Wish me luck
Some sources say that "keep your fingers crossed" is a reference to the
Christian cross. However, these same sources date the expression to the 20th
century, which seems surprisingly recent considered its supposed origin.
It seems more likely that the expression maybe modern but that its origins date far back into history. The cross was a powerful symbol in many pre-Christian cultures* and making the sign of the cross to ward of danger is an old superstition. In some European cultures two people were required to use their index fingers to form the sign, one to make the wish, the other to support it, but overtime this was modified so one person could wish on his/her own.
*For example, the symbol of the Babylonian sun god is a cross; the Egyptian ankh is a cross with a loop on the top; and the swastika, which was a holy symbol of Hinduism, Jainism and Buddhism long before the Nazis adopted it as their own, is also a cross). In fact, it is quite likely that the early Christian's adoption of the cross was because it was already considered a powerful symbol. Evidence suggests that Jesus was hung from an upright post without a cross-piece. A simple stake was apparently standard practice at the times and in the earliest Greek versions of Acts (believed to have been recorded by Luke ~60-120 AD) the word stauros (stake) is used in reference to the crucifixion.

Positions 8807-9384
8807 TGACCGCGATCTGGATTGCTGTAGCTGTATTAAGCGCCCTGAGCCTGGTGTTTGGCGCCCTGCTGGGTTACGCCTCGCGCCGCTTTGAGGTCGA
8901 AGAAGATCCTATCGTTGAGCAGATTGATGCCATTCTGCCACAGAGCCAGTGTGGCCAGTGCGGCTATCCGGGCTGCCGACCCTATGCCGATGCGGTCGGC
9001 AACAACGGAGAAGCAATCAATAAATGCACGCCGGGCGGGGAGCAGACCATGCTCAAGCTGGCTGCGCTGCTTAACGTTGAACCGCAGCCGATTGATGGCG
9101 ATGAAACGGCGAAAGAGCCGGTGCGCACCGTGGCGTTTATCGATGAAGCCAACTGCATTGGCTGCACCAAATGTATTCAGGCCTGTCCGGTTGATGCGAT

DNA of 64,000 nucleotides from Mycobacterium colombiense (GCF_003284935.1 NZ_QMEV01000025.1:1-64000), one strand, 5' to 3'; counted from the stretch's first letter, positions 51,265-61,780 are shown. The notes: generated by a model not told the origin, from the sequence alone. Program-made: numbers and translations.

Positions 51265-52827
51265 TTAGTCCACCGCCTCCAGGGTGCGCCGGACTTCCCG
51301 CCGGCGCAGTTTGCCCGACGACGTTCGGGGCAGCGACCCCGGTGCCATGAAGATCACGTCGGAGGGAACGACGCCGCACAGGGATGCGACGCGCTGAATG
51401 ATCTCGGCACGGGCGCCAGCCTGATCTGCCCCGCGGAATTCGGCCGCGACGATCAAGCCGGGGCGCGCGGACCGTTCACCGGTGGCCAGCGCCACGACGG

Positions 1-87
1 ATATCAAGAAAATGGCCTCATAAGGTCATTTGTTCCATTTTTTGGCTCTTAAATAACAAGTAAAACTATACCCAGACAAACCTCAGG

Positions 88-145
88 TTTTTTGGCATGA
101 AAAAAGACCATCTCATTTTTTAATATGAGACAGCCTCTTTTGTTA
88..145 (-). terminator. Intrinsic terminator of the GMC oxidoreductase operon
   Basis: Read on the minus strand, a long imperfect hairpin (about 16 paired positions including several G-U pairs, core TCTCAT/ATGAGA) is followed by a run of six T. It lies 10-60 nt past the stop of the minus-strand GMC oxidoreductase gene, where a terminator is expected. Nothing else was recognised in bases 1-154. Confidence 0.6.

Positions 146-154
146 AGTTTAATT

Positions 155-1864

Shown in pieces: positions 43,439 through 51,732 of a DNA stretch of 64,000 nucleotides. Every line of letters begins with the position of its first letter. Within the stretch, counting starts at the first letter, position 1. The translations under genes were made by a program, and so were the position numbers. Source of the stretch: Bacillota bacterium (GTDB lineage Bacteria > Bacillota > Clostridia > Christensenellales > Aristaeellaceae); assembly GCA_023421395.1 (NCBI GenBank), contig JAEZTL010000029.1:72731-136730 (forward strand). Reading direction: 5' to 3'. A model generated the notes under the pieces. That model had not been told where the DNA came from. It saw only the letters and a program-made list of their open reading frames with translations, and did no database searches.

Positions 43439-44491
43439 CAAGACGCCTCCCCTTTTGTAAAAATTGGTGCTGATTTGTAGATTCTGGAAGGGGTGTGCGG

Members read and review books ahead
of publication. See what they think
in First Impressions!
Visitors can view a lot of BookBrowse for free. Full access is for members only
The Angel of Losses
"Family saga, mystery, and myth intersect in Feldman's debut novel." - Booklist
Solve this clue:
and be entered to win..
Books thatinspire you.Handpicked.
Books you'll stay up all night reading; books that will whisk you to faraway places and times, books that will expand your mind and inspire you -- the kinds of books you just can't wait to tell your friends about.